Democrats' push to end the House Select Committee on Benghazi on the evening of Oc. 6 has failed. Renewed efforts to dismantle the committee came after recent new criticism of the committee, but the vote on a floor amendment to eliminate the panel was unsuccessful.
At a Rules Committee hearing on Oct. 6, Democratic Rep. Louise Slaughter of New York moved to attach an amendment to disband the committee to another piece of legislation that would create a new select committee to investigate Planned Parenthood, according to The Hill.
Slaughter, the top Democrat on the Rules Committee, sought an amendment on a Republican bill that would have eliminated the language creating a new Planned Parenthood subcommittee and instead replaced it with language to get rid of the Benghazi committee, according to The Washington Post.
Yet the amendment proposal failed on a party line vote 7-2.
Renewed efforts by Democrats to strike down the Benghazi committee over than a year after it was created come in the wake of comments made last week by House Majority Leader Republican Kevin McCarthy of California.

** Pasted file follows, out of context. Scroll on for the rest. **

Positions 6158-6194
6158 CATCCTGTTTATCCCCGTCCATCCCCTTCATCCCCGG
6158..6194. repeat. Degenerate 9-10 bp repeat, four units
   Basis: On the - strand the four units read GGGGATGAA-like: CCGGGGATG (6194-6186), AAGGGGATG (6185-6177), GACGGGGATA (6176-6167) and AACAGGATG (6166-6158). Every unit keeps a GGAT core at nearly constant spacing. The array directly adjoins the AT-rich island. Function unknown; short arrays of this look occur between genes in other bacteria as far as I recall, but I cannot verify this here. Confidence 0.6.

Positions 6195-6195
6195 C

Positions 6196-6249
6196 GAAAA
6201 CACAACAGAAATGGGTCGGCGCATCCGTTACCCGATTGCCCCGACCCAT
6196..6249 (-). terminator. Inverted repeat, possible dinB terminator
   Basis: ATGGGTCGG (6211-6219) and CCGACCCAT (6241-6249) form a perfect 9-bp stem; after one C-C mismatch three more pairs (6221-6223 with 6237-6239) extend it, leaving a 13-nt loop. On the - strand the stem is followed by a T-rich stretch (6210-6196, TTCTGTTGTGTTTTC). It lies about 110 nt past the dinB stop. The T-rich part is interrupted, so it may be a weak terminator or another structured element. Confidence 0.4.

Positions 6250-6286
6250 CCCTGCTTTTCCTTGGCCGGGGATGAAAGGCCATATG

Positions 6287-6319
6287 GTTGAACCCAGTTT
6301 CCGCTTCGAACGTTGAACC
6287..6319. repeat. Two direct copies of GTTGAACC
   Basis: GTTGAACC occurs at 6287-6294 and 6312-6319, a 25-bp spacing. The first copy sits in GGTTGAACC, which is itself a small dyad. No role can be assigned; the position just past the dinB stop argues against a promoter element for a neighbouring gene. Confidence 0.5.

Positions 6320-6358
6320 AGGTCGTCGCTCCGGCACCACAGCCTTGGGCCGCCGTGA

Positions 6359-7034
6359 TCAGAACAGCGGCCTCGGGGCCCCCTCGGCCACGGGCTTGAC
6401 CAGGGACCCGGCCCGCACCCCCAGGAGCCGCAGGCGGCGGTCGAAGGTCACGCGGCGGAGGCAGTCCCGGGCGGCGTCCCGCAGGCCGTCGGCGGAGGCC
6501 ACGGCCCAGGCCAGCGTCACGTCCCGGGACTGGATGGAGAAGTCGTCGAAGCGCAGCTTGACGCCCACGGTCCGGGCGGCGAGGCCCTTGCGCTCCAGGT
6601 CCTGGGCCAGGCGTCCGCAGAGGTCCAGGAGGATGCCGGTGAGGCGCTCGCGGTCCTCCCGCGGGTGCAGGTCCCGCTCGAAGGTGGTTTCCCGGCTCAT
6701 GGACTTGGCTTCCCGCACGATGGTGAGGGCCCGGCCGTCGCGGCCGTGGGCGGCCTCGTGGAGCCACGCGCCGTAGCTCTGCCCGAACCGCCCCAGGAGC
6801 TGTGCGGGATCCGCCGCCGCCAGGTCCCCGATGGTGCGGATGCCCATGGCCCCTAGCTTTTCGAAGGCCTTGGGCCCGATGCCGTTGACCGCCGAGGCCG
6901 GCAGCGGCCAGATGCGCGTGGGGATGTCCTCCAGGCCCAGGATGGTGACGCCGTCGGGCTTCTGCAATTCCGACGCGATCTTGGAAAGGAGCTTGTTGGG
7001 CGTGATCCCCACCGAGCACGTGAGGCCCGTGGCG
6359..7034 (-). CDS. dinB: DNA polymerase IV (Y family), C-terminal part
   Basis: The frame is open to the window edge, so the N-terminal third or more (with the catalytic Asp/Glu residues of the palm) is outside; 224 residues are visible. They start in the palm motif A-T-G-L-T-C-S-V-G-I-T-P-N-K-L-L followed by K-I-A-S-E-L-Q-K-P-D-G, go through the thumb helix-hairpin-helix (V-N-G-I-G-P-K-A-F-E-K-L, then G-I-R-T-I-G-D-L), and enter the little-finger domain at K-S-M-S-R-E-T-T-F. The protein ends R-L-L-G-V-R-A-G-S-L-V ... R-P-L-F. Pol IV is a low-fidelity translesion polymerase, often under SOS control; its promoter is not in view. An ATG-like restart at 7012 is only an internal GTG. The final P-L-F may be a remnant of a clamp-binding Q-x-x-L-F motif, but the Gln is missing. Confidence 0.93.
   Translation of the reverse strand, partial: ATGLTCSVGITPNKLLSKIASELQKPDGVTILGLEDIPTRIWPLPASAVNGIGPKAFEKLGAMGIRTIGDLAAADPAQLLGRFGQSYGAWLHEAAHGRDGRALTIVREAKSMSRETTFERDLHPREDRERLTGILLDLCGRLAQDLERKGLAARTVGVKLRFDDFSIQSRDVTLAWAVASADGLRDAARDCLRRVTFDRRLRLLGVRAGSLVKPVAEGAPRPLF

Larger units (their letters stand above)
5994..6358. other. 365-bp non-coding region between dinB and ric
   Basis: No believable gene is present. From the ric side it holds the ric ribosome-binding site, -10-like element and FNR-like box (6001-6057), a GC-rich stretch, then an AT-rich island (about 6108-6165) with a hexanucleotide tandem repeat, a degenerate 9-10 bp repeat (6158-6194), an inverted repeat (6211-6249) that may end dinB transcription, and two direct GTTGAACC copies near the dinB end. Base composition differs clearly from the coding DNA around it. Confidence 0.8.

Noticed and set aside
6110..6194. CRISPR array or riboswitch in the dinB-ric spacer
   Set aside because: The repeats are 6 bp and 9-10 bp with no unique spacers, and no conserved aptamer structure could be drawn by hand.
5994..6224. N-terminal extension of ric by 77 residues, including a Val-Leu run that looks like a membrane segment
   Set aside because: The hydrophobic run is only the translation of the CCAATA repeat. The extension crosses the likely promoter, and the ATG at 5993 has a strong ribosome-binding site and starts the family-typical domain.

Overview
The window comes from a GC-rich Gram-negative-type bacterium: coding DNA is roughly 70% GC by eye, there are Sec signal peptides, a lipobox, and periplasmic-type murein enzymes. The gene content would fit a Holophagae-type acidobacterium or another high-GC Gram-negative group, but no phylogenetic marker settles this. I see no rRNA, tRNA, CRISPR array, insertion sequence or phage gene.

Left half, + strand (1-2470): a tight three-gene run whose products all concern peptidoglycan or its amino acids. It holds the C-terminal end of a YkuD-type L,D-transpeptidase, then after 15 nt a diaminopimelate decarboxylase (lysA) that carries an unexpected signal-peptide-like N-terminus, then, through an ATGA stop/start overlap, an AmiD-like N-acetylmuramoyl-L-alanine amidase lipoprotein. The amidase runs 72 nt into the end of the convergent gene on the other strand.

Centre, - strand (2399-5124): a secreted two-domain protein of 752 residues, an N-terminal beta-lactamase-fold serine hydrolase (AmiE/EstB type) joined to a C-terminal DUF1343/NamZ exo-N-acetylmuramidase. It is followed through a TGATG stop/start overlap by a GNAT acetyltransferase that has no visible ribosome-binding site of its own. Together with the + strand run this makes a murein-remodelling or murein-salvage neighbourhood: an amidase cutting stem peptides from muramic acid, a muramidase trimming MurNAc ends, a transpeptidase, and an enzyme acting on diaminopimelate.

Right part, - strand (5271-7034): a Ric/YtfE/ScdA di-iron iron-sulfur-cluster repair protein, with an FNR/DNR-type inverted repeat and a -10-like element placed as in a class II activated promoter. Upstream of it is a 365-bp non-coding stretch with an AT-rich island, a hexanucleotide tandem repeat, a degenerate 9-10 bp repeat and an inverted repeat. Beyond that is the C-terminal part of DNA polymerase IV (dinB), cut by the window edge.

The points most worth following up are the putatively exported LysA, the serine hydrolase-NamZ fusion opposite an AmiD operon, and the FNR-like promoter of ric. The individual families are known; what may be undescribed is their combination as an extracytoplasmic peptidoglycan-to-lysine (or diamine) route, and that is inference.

McCarthy has since walked back on his words, yet according to The Washington Post, the House Majority Leader's remarks last week credited the Benghazi panel with doing political damage to Democratic presidential candidate and former Secretary of State Hillary Clinton's campaign and lowering her poll numbers.
“It’s clear the majority has used the Select Committee on Benghazi to politicize a tragedy,” Slaughter said during the hearing on Oct. 6. "“What we didn’t know was that the majority would ever admit to it. And then last week House Speaker-in-waiting Kevin McCarthy accidentally told the truth.”
Slaughter continued, saying that the Benghazi panel “is a clear and undeniable abuse of official staff time, resources and attention. It undermines the work of the House, and it misleads the American public.”
And in regard to the Planned Parenthood investigation, Slaughter said the probe “is another useless exercise of brain power, staff power, everything that we do in this Congress where we hold up our hand and we swear that we’re going to uphold the law."
Rules Committee Chairman Republican Pete Session of Texas rebuffed Slaughter, “I do believe what we’re doing today is very serious,” he said. “I believe it is well within the jurisdiction of what we do.”
“I believe that there are serious questions which have properly been raised,” Sessions added.
Photo credit: Anne Wernikoff/The Hill